This is another painting I did of a view from my back garden which includes parts of my neighbours house. I used a bright colour palette for this painting and avoided using black as I feel that black sometimes takes away from the colours and becomes too graphic. I instead used a dark purple for the darkest areas and lines which I feel was a great decision. I like that this painting consists of flat coloured shapes that build up to create an interesting composition.

Back Garden View Painting

In this painting from my back garden of a different angle, I really like the ways the bright colours work together yet contrast in areas as it pulls the viewer in. Though simple, this painting is really effective and I like the Pop Art vibes it gives off.

DeMontfort University Painting

Though I like the colour palette of this painting, something feels off to me, it may be the composition but I am glad I did this piece as it shows my development of ideas and the ways that I have considered a range of colour palettes throughout this project to see what works well. Again, I like that I didn’t rely on black to outline the drawing as I feel that could have been too much.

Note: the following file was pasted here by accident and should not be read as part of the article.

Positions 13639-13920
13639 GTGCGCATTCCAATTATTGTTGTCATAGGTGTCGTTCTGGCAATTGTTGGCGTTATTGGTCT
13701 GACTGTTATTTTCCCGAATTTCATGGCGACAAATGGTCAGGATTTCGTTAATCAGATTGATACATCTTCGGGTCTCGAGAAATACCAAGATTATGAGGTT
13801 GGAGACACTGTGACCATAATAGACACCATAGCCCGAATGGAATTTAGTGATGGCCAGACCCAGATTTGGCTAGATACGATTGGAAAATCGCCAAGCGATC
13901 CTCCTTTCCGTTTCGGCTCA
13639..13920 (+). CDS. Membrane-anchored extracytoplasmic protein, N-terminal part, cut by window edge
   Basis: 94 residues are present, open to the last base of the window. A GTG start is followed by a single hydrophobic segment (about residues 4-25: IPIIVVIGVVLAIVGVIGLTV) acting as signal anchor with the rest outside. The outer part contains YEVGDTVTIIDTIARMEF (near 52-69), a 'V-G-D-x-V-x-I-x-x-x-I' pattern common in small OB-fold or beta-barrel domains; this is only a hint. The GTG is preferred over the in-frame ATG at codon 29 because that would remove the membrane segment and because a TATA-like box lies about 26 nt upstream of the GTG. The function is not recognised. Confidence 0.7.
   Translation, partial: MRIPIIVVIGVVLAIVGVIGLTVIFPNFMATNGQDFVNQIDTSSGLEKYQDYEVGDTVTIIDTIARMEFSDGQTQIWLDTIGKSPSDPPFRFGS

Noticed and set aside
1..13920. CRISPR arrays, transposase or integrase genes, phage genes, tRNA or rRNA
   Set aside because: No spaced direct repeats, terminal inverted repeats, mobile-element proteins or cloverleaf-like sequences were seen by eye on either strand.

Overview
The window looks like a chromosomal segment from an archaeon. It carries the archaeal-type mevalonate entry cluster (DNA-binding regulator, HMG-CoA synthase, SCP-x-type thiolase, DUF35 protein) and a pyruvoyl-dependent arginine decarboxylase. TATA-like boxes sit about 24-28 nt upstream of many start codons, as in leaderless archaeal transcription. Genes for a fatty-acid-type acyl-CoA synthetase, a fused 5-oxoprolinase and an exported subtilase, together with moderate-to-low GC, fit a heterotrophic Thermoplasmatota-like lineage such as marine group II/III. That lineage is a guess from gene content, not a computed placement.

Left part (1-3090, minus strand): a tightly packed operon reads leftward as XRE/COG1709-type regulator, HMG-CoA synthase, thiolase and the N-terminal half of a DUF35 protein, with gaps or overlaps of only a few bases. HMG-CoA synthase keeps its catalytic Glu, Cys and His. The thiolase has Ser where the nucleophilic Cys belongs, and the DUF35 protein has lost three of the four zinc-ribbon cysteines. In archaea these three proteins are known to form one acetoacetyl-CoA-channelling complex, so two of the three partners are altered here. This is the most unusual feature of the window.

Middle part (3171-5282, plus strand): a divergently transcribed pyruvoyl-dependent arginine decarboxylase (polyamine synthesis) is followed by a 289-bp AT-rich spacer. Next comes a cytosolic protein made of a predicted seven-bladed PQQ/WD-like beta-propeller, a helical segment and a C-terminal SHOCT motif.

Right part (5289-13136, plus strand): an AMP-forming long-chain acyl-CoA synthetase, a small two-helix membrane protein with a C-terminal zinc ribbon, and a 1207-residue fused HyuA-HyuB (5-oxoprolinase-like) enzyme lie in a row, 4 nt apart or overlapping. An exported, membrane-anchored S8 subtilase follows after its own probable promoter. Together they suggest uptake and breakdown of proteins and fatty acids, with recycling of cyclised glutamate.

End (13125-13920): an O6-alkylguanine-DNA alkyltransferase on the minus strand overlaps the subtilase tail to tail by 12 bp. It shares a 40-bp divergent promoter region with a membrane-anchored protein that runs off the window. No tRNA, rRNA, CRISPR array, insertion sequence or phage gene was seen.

Back Garden View Painting

This is yet another view from my garden which features a fence that separates different houses. I like the colours that I have used in this painting and the ways the white highlights create a contrast with the darker areas. I used a lot of layering in this painting which I really enjoyed and I feel I captured it well.

Area near Leicester College Painting